Good Lord Bird
Excerpted from Chapter I, “Meet the Lord,” in the novel Good Lord Bird
“I don’t know ’em exact,” Pa said. “But whatever verses you know, stranger, why, if it would please you to share them, I would be happy to hear ’em.”
“It would please me indeed, brother,” said the stranger. “Here’s one: Whosoever stoppeth his ear at the cry of the Lord, he also shall cry himself.”
“Hot goodness, that’s a winner!” Pa said, leaping into the air and clapping his boots together. “Tell me another.”
“The Lord puts forth his hand and touches all evil and kills it.”
“That warms my soul!” Pa said, leaping up and clapping his hands. “Gimme more!”
The old coot was rolling now. “Put a Christian in the presence of sin and he will spring at its throat!” he said.
“Free the slave from the tyranny of sin!” the old coot nearly shouted.
“And scatter the sinners as stubble so that the slave shall forever be free!”
Now, them two was setting dead center in Dutch Henry’s Tavern as they went at it, and there must’ve been ten people milling ’bout within five feet of them, traders, Mormons, Indians, whores—even the Old John Brown hisself—who could’a leaned over to Pa and whispered a word or two that would have saved his life, for the question of slavery had throwed Kansas Territory into war. Lawrence was sacked. The governor had fled. There weren’t no law to speak of. Every Yankee settler from Palmyra to Kansas City was getting his duff kicked from front to back by Missouri roughriders. But Pa didn’t know nothing ‘bout that. He had never been more than a mile from Dutch’s tavern. But nobody said a word. And Pa, being a lunatic for the Lord, hopped about, clicking his scissors and laughing. “Oh, the Holy Spirit’s a’comin’! The blood of Christ! Yes indeed. Scatter that stubble! Scatter it! I feel like I done met the Lawd!”
All around him, the tavern had quieted up.
And just then, Dutch Henry walked into the room.
Dutch Henry Sherman was a German feller, big in feature, standing six hands tall without his boots. He had hands the size of meat cleavers, lips the color of veal, and a rumbling voice. He owned me, Pa, my aunt and uncle, and several Indian squaws, which he used for privilege. It weren’t beyond old Dutch to use a white man in that manner, too, if he could buy his goods that way. Pa was Dutch’s very first slave, so Pa was privileged. He come and go as he pleased. But at noon every day, Dutch came in to collect his money, which Pa faithfully kept in a cigar box behind the barber’s chair. And as luck would have it, it was noon.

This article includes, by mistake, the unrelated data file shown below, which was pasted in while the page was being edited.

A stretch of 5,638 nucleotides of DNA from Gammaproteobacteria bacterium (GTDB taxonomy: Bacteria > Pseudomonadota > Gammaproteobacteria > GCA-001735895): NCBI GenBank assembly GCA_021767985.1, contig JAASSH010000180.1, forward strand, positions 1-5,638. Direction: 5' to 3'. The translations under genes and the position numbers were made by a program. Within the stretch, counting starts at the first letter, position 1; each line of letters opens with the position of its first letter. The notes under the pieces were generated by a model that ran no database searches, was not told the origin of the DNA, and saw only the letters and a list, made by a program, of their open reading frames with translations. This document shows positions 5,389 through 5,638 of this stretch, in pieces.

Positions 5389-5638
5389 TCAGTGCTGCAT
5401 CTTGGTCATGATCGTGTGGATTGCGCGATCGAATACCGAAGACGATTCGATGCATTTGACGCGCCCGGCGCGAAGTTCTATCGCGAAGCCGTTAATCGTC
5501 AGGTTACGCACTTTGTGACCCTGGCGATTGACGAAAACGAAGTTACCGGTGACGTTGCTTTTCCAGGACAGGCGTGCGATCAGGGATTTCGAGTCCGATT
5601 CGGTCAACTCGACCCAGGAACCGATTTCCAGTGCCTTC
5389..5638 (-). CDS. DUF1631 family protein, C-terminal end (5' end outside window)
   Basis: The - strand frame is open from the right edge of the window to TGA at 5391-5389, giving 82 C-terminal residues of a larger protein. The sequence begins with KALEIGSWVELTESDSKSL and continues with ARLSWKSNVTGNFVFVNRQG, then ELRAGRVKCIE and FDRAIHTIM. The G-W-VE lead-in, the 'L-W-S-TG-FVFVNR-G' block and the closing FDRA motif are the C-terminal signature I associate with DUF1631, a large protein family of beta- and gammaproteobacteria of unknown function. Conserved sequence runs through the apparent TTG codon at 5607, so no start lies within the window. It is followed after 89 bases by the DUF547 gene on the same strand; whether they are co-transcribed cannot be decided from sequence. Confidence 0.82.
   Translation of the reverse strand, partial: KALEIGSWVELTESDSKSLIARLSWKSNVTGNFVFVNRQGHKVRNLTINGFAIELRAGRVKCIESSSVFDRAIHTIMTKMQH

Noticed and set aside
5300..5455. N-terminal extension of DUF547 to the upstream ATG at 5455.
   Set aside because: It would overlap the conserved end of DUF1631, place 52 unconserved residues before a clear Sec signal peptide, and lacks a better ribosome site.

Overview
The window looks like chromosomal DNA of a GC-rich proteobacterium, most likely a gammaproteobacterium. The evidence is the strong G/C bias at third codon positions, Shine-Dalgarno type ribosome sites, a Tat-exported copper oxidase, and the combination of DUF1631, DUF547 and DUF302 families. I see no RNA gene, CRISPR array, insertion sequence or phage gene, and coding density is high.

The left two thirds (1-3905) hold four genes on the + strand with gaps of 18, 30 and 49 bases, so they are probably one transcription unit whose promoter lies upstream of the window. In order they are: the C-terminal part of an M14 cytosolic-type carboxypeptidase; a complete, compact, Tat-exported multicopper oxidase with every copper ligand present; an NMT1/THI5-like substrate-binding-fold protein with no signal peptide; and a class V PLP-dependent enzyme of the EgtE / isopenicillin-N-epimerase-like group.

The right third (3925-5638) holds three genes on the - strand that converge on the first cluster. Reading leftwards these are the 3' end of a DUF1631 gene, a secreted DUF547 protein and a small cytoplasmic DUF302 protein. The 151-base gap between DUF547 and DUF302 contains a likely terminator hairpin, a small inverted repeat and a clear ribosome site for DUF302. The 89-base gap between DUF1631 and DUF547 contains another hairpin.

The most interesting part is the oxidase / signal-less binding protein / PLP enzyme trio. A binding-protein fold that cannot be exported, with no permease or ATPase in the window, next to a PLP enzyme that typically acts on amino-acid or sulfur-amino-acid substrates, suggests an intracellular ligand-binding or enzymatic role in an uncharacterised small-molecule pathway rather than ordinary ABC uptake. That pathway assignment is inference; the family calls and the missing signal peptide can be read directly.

Dutch walked over, reached behind Pa’s barber chair to the cashbox, removed his money, and was about to turn away when he glanced at the old man setting in Pa’s barber chair and saw something he didn’t like.
“You look familiar,” he said. “What’s your name?”
“Shubel Morgan,” the Old Man said.
“What you doing ‘round these parts?”
“Looking for work.”
Dutch paused a moment, peering at the Old Man. He smelled a rat. “I got some wood out back needs chopping,” he said. “I’ll give you fifty cents to chop wood half a day.”
“No, thanks,” the Old Man said.
“How about a dollar, then?” Dutch asked. “A dollar is a lot of money.”
“I can’t,” the Old Man grunted. “I’m waiting on the steamer to come down the Kaw.”
“That steamer don’t come for two weeks,” Dutch said.
The Old Man frowned. “I am setting here sharing the Holy Word with a brother Christian, if you don’t mind,” he said. “So why don’t you mind your marbles, friend, and saw your wood your own self, lest the Lord see you as a fat sow and laggard.”
Dutch carried a pepperbox in them days. Tight little gun. Got four barrels on it. Nasty close up. He kept it in his front pocket for easy pickings. Not in a holster. Right in his front pocket. He reached in that pocket and drawed it out, and held it, barrel down, all four barrels pointed to the floor, talking to that wrinkled Old Man with a gun in his hand now.
“Only a white-livered, tit-squeezing Yankee would talk like that,” he said. Several men got up and walked out. But the Old Man sat there, calm as an egg. “Sir,” he said to Dutch, “that’s an insult.”
Now, I ought to say right here that my sympathies was with Dutch. He weren’t a bad feller. Fact is, Dutch took good care of me, Pa, my aunt and uncle, and several Indian squaws, which he used for rootin’-tootin’ purpose. He had two younger brothers, William and Drury, and he kept them in chips, plus he sent money back to his maw in Germany, plus fed and clothed all the various squaws and assorted whores his brother William drug in from Mosquite Creek and thereabouts, which was considerable, for William weren’t worth a shit and made friends with everybody in Kansas Territory but his own wife and children. Not to mention Dutch had a stall barn, several cows and chickens, two mules, two horses, a slaughterhouse, and a tavern. Dutch had a lot on him. He didn’t sleep but two or three hours a night. Fact is, looking back, Dutch Henry was something like a slave himself.